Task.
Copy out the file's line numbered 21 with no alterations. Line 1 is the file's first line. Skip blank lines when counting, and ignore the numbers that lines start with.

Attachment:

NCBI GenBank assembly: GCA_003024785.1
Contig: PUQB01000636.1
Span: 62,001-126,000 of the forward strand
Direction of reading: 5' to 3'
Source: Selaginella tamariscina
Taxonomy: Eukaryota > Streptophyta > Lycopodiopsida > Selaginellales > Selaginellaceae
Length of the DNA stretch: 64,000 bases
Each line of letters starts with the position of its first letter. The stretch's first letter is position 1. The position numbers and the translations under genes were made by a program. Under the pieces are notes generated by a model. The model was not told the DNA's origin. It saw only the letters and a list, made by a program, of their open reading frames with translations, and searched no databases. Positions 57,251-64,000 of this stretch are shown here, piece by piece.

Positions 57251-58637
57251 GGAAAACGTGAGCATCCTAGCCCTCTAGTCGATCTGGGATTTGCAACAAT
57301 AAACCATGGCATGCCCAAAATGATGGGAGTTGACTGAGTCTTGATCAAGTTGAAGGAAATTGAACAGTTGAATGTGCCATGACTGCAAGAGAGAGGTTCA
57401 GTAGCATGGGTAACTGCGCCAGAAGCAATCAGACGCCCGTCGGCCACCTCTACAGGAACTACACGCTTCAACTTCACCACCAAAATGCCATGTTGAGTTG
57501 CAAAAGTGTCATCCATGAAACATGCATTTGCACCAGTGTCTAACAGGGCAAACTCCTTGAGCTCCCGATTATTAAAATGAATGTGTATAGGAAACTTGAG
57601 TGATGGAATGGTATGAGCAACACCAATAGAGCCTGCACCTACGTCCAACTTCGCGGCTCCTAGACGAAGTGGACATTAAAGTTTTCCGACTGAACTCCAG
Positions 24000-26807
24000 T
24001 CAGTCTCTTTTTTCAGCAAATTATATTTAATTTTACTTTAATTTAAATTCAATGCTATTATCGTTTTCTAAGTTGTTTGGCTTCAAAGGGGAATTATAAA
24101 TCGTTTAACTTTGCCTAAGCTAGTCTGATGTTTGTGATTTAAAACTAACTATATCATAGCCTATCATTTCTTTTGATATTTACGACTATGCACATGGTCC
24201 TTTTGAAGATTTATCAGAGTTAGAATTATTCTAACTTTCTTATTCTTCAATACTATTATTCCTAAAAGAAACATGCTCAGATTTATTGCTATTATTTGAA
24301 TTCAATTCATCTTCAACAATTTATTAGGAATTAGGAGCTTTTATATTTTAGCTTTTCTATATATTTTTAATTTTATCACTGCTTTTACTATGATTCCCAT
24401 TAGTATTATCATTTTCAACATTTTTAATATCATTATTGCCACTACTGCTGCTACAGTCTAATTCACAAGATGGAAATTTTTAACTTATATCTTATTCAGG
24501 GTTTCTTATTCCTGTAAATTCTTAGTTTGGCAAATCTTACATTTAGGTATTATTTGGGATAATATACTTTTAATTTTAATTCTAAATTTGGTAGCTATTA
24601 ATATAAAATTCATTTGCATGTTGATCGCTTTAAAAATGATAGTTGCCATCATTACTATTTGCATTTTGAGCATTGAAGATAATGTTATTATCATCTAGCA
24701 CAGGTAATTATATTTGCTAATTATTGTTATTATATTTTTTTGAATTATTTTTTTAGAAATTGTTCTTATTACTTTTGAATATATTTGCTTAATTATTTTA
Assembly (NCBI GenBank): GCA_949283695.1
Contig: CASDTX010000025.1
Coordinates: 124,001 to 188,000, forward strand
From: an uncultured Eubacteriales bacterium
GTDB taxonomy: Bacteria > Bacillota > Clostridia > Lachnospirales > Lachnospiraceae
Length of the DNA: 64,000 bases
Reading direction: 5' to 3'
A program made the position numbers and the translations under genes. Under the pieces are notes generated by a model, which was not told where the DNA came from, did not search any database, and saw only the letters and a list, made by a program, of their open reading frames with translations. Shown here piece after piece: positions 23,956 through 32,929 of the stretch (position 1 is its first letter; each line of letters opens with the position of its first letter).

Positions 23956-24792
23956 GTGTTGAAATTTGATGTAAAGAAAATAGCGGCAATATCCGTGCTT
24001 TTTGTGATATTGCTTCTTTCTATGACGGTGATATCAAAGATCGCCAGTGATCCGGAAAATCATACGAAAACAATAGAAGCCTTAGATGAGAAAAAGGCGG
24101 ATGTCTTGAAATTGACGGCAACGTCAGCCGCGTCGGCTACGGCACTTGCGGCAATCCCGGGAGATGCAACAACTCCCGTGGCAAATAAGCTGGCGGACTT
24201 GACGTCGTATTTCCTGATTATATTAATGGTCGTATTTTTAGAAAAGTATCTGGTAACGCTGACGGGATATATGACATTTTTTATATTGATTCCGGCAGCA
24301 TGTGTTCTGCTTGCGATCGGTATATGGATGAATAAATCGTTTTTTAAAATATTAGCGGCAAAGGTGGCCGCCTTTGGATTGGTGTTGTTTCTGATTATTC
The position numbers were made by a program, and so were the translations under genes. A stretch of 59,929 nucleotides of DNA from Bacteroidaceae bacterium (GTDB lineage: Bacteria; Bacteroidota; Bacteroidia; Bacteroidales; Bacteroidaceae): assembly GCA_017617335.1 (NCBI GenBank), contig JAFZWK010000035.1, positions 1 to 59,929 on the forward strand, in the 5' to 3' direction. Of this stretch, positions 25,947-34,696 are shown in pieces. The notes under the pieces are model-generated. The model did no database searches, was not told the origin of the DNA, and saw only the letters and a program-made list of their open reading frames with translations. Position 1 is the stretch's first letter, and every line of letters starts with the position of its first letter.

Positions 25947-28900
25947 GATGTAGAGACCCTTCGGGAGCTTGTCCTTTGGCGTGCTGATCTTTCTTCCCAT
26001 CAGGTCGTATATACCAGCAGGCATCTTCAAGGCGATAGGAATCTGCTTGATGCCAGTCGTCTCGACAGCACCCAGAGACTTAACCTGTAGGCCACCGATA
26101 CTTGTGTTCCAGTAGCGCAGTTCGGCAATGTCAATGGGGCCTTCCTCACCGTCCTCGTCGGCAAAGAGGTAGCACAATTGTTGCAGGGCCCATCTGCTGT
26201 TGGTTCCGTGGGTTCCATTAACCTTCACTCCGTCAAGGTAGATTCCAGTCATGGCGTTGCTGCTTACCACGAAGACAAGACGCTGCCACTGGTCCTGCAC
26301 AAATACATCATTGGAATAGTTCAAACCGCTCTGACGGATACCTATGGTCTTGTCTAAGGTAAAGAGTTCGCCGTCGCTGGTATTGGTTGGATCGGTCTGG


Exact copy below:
24401 TAGTATTATCATTTTCAACATTTTTAATATCATTATTGCCACTACTGCTGCTACAGTCTAATTCACAAGATGGAAATTTTTAACTTATATCTTATTCAGG